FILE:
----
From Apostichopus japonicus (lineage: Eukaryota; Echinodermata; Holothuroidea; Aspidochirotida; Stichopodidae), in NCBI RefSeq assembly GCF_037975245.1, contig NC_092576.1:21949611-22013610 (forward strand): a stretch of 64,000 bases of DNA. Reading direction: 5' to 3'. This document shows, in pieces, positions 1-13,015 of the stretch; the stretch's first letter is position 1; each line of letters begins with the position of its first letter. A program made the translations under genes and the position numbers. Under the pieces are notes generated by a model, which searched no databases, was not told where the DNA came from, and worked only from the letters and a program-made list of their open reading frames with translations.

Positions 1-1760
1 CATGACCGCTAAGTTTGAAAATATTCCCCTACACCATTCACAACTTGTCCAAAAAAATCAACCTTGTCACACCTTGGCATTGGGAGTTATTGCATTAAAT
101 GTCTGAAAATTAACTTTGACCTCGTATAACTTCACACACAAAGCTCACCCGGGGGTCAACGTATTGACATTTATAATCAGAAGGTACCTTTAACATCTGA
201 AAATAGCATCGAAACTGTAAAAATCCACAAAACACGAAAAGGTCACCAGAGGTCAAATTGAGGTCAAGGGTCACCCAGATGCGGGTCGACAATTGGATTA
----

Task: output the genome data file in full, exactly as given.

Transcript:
From Apostichopus japonicus (lineage: Eukaryota; Echinodermata; Holothuroidea; Aspidochirotida; Stichopodidae), in NCBI RefSeq assembly GCF_037975245.1, contig NC_092576.1:21949611-22013610 (forward strand): a stretch of 64,000 bases of DNA. Reading direction: 5' to 3'. This document shows, in pieces, positions 1-13,015 of the stretch; the stretch's first letter is position 1; each line of letters begins with the position of its first letter. A program made the translations under genes and the position numbers. Under the pieces are notes generated by a model, which searched no databases, was not told where the DNA came from, and worked only from the letters and a program-made list of their open reading frames with translations.

Positions 1-1760
1 CATGACCGCTAAGTTTGAAAATATTCCCCTACACCATTCACAACTTGTCCAAAAAAATCAACCTTGTCACACCTTGGCATTGGGAGTTATTGCATTAAAT
101 GTCTGAAAATTAACTTTGACCTCGTATAACTTCACACACAAAGCTCACCCGGGGGTCAACGTATTGACATTTATAATCAGAAGGTACCTTTAACATCTGA
201 AAATAGCATCGAAACTGTAAAAATCCACAAAACACGAAAAGGTCACCAGAGGTCAAATTGAGGTCAAGGGTCACCCAGATGCGGGTCGACAATTGGATTA